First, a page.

You can go back further if you'd like, to zany-workplace shows like M*A*S*H and WKRP and the Mary Tyler Moore shows, but if you're looking for recent stuff, just watch any highly-regarded workplace comedy of the last 15 years (NewsRadio springs now to mind! What a marvelous show!) or a strong small-cast genre drama.

(Bonus: Slings and Arrows. Arguably as good as anything on this list, though I don't agree; it's a backstage comedy/drama set at a Shakespeare festival in Canada, and is explicitly about surrogate-family relationships, hardly an unknown topic for theatre types.)
posted by waxbanks at 8:28 AM on June 18, 2008 [1 favorite]

Best answer: It should be noted that Lost is basically a bad surrogate-family show in the mould of Swiss Family Robinson; I can't recommend it, certainly not after the dreadful second season, but it does seem to fit your request to a T.
posted by waxbanks at 8:30 AM on June 18, 2008

i don't think there's a better example than the lord of the rings trilogy.

when i was a wee lass, grieving the utter absence of family-of-origin in my life, i became really fond of LOTR for this reason. i'm awfully fond of chosen-family stories.
posted by CitizenD at 9:00 AM on June 18, 2008

How has no one said Battlestar Galactica yet? Seems like a prime example.
posted by MsMolly at 9:03 AM on June 18, 2008

If you liked Fraiser, you might also like Cheers, the show it spun off of, which explores the idea of a bar community as a sort of family. At this point, it's probably very dated, but as other commenters have said, pretty much any workplace comedy is about this type of created family.
posted by andrewraff at 9:17 AM on June 18, 2008

Seconding M*A*S*H (it was the first show to pop into mind), and Lost (which IMO is an excellent series).
posted by Koko at 9:42 AM on June 18, 2008

Arrested Development, hands down.
posted by muxnaw at 10:12 AM on June 18, 2008

How I Met Your Mother is a current sitcom that bears a passing resemblance to Friends (attractive white people in their 20s living in NYC), except that you can understand why these people like each other and are friends, which is something that I was never able to see in Friends. also, bonus for featuring Neil Patrick Harris in a career redefining role.

and I seem to be the first to mention Friday Night Lights, which is a show about (American) football in a small Texas town that is about WAY more than football. It follows a closely-knit but kind of dead-end American community, where the school and the team are given the burden of standing in as surrogates for the students who don't have a traditional family structure. it deals with issues of class, race, sex, gender roles, and it is a fantastic, fantastic show that I cannot recommend highly enough (and whether or not you are an American football fan is irrelevant. after two seasons of the show I don't understand any more about the sports than I did when I started watching, but the storylines are so compelling and the acting is wonderful).

seconding Arrested Development, Battlestar, Slings and Arrows.
posted by dropkick queen at 10:51 AM on June 18, 2008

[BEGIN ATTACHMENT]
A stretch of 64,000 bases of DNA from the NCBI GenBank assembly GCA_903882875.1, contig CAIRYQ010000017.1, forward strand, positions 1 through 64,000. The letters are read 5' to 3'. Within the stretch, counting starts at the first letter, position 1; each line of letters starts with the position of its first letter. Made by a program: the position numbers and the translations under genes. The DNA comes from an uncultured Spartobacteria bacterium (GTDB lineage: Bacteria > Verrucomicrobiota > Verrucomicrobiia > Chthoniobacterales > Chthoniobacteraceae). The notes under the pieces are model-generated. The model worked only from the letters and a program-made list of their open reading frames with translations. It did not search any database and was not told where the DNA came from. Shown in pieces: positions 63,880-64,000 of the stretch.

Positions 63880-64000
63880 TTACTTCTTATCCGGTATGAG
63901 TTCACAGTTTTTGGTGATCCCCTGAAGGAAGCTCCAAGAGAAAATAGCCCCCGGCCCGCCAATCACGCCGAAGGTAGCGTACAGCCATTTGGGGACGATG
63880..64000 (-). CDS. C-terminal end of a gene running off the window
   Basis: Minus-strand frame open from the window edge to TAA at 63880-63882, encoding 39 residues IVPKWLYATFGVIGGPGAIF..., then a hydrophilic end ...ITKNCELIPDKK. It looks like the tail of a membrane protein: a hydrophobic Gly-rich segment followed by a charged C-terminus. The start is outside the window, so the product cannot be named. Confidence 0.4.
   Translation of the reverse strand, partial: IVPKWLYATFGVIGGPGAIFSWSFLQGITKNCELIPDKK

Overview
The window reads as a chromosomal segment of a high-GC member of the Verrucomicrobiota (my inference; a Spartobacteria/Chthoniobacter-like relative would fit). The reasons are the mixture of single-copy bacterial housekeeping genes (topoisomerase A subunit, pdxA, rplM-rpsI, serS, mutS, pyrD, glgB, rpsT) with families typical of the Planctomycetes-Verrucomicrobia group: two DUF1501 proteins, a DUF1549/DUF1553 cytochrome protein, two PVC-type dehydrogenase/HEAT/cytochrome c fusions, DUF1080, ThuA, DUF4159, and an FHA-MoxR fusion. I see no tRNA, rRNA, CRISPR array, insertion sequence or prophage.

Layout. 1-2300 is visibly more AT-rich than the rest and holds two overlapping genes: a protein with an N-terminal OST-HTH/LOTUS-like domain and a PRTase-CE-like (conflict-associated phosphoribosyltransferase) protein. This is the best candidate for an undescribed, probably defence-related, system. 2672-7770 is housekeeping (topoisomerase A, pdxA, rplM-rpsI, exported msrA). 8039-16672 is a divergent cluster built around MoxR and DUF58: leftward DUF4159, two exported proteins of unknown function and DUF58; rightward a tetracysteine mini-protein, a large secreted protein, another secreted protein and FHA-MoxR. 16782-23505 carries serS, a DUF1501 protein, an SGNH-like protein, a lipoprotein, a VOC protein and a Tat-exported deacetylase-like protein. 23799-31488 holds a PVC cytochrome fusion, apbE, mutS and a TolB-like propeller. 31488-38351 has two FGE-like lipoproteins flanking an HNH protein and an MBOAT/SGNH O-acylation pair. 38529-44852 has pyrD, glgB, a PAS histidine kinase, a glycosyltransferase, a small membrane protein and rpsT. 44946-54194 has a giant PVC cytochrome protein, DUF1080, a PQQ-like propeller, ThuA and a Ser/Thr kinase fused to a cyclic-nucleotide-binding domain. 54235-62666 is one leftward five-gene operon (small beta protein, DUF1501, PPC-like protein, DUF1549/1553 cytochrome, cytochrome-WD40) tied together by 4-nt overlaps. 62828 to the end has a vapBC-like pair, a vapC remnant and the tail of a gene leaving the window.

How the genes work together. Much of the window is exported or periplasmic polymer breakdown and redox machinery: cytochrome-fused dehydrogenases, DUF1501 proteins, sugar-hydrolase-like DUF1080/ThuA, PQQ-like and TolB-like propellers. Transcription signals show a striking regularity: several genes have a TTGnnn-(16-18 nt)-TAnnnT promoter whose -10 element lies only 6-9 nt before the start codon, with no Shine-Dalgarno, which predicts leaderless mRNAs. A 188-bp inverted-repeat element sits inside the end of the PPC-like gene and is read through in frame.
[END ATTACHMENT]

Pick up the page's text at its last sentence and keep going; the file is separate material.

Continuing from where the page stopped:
Arrested Development
Battlestar Galactica

i think Deadwood and Arrested Development are two of the best shows in the last 10 years, if not ever. BSG is also pretty good, with flashes of brilliance, and explicitly discusses the idea of the ship's crew as family fairly regularly.


Tilsammans (Together)

a pretty great comedy (released in 2000) by Swedish director Lukas Moodysson, about a leftist commune is 1970s Stockholm.
posted by blapst at 11:10 AM on June 18, 2008

posted by Gungho at 11:11 AM on June 18, 2008

Boogie Nights is the cinematic epitome this theme.

God help me for mentioning these, but they do fit...

Party of Five (yes, they're already a family, but the roles are unconventional)
posted by mkultra at 12:06 PM on June 18, 2008

Just about every Korean film ever made seems to deal with the topic of family -- though usually by blood, but they always tend to be flawed and struggle to maintain cohesion. If you've never seen it, The Host is as good a place to start as any, and like most of the Korean films I've seen, it tends to skilfully and seamlessly genre-hop -- in this case between drama, comedy, Godzilla-style monster movie and tearjerking melodrama.
posted by PeterMcDermott at 12:40 PM on June 18, 2008

seconding Sports Night and The West Wing. Sorkin is a genius at this.
posted by dizziest at 12:46 PM on June 18, 2008

Best answer: Supernatural. The two primary characters are brothers, but there are numerous non-related people attached to them by what could be considered a family-like bond.

As a bonus, the program thematically fits with several of the others that you mentioned. (And is damn entertaining.)
posted by quin at 12:47 PM on June 18, 2008

I was going to mention Supernatural, but quin beat me to it. You might also like Medium. The main characters are an actual family but their family life is strongly influenced by Mom's paranormal crime-solving activities, and it does have a 'created family' aspect. Also: Blake's 7.
posted by rjs at 1:44 PM on June 18, 2008

I might never forgive myself for this, but: The O.C?
posted by narrativium at 5:17 PM on June 18, 2008

CSI: Las Vegas has a very strong theme of the team being a family. There are lots of episodes where the bonds are tested, they go out for breakfasts, and a more episodes than you think are dedicated to humour - especially recently, the lab rats got a couple dedicated to them.

Is this too obvious? It's why I love it, but it's a mainstream show.
posted by saturnine at 6:43 PM on June 18, 2008

NYPD Blue (real family, work family and personal redemption)
My Two Dads
Picket Fences
I too like "How I Met"- they have created a pretty authentic friend-family for their generation
Gilmore Girls - Stars Hollow as a "created" family of misfits, and the "real" family
Samantha Who? is also a good show- she's 30-something and relearning and recreating her family
The various Law and Orders do touch on this sparingly, but well.

Going old school:
The Jack Benny show- might be the first to have done this, the concept of a work family
I Love Lucy- the Ricardos and the Mertzes (and the old lady who babysits for them)
(God help me) Hogan's Heroes.
posted by gjc at 8:54 PM on June 18, 2008